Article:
In September 2012, we performed a full trans-Okavango transect, sampling water at 30 stations to study in detail biogeochemical processing through the delta. Jonas Schoelynck joined the campaign to study the impact of aquatic macrophytes on Si and organic matter processing in the delta. This Okavango delta transect is unique: no research team has before studied Okavango delta water quality in this detail.

We also performed additional ex situ experiments for the functioning of aquatic macrophytes in wetland nutrient cycles, focussing specifically on Si. In September 2010, I got the chance to join a campaign on the Berg River in South-Africa, to study the riparian ecosystems and nutrient storage.


Both Okavango delta campaigns produced a large set of samples. For both campaigns, not all samples have already been analysed. Especially concerning isotope measurements and Ge/Si ratios, the results are not yet available for campaign one. These results are analysed by Lund University. For campaign two, the analysis phase is even more in progress. We additionally started cooperation with University of Dresden (Joerg Schaller) to analyse the fate of trace metals in the delta.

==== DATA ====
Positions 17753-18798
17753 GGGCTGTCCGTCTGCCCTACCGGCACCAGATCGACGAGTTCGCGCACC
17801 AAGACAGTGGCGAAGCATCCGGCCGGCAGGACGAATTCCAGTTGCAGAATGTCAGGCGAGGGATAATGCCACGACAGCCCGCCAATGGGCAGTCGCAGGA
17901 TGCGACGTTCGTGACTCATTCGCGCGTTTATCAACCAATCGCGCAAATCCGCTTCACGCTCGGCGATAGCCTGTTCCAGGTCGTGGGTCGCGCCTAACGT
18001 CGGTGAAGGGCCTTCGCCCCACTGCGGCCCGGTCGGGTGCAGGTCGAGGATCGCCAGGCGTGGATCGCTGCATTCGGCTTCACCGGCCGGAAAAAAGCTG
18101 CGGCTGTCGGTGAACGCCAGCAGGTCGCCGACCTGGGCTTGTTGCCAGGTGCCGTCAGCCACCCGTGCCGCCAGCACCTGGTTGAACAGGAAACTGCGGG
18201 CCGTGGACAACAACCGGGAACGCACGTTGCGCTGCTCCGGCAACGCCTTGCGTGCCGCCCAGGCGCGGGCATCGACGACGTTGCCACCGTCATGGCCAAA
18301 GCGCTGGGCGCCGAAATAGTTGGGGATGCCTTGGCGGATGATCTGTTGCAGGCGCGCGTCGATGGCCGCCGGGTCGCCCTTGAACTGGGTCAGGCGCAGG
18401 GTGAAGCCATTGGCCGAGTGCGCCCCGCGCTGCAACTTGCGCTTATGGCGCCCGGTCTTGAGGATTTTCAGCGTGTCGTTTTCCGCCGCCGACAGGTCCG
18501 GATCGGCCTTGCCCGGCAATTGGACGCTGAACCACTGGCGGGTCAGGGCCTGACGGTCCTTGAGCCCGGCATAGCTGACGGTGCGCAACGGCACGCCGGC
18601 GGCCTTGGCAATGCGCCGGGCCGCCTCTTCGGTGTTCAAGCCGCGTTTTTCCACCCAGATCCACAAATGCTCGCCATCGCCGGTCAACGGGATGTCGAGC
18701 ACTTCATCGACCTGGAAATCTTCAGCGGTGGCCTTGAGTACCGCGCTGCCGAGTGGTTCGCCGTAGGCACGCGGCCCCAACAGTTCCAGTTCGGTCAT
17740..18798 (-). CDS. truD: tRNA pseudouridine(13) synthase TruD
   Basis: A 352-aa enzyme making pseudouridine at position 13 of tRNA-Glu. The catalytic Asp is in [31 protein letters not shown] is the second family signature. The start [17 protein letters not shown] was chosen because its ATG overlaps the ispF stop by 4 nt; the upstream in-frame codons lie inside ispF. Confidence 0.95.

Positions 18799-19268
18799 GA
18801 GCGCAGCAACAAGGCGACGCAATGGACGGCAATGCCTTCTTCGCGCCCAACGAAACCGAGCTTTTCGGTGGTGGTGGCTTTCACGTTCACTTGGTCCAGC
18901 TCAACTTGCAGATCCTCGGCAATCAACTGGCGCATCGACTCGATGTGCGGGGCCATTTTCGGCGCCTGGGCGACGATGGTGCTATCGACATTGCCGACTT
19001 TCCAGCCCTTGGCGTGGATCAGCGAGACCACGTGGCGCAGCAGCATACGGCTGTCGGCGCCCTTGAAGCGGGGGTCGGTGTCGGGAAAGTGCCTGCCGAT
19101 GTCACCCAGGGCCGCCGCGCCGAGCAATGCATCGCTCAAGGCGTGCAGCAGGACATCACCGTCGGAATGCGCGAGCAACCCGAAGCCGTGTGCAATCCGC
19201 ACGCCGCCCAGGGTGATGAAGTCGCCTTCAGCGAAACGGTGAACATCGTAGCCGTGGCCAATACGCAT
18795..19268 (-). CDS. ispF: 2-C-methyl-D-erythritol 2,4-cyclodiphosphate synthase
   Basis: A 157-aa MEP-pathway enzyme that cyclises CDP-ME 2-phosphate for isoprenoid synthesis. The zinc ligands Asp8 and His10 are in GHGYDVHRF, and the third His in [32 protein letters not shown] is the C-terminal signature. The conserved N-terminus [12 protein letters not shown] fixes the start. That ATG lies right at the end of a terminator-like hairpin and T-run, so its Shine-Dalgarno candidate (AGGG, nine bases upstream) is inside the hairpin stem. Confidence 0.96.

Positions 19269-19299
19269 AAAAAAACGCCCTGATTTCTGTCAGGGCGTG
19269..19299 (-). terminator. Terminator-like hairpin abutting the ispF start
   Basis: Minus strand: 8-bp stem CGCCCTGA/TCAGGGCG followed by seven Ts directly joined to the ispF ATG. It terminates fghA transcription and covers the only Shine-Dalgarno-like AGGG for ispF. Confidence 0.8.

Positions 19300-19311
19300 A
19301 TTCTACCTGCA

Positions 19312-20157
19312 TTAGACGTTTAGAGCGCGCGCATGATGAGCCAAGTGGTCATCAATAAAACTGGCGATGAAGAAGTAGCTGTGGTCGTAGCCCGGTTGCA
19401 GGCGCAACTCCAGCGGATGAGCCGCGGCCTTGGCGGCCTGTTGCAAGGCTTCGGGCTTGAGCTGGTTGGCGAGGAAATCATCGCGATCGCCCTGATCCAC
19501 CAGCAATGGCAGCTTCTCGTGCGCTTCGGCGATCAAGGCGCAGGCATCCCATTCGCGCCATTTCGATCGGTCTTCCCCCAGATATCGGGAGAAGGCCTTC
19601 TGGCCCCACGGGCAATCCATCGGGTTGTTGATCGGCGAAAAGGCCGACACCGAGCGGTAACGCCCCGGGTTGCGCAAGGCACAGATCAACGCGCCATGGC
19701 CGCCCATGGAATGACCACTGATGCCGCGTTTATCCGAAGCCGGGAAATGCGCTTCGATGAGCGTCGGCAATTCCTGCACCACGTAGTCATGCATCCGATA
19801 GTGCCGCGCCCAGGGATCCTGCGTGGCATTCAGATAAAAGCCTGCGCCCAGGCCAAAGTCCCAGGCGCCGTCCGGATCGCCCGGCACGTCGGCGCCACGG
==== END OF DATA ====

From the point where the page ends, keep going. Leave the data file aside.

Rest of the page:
In the first campaign, we investigated the typical island-floodplain gradient in the delta. We specifically targeted the distribution of Si, but also N and P in the surface 30 cm. While the precipitation of minerals in deeper layers in the islands has been documented before, the distribution of elements in the biologically influenced top layers was poorly known at best. Regarding Si, our results showed that large amounts of biogenic Si are stored in the top 30 cm of sediments and soil, especially in grass dominated plots. High concentrations up to 5 % of dry weight were observed. Our extrapolation shows that the Okavango delta stores about 4 kg of biogenic Si per m2 in the biologically active top layers. This shows the gigantic capacity of tropical wetlands to retain biogenic Si. In total, storage equals about 600 years of Si into the delta. This clearly indicates the large importance of internal recycling of nutrients in the delta to maintain the huge biodiversity in the Delta; the most abundant primary producers in the delta, diatoms and grasses, need Si for their production. Input is by far insufficient to sustain this food web base.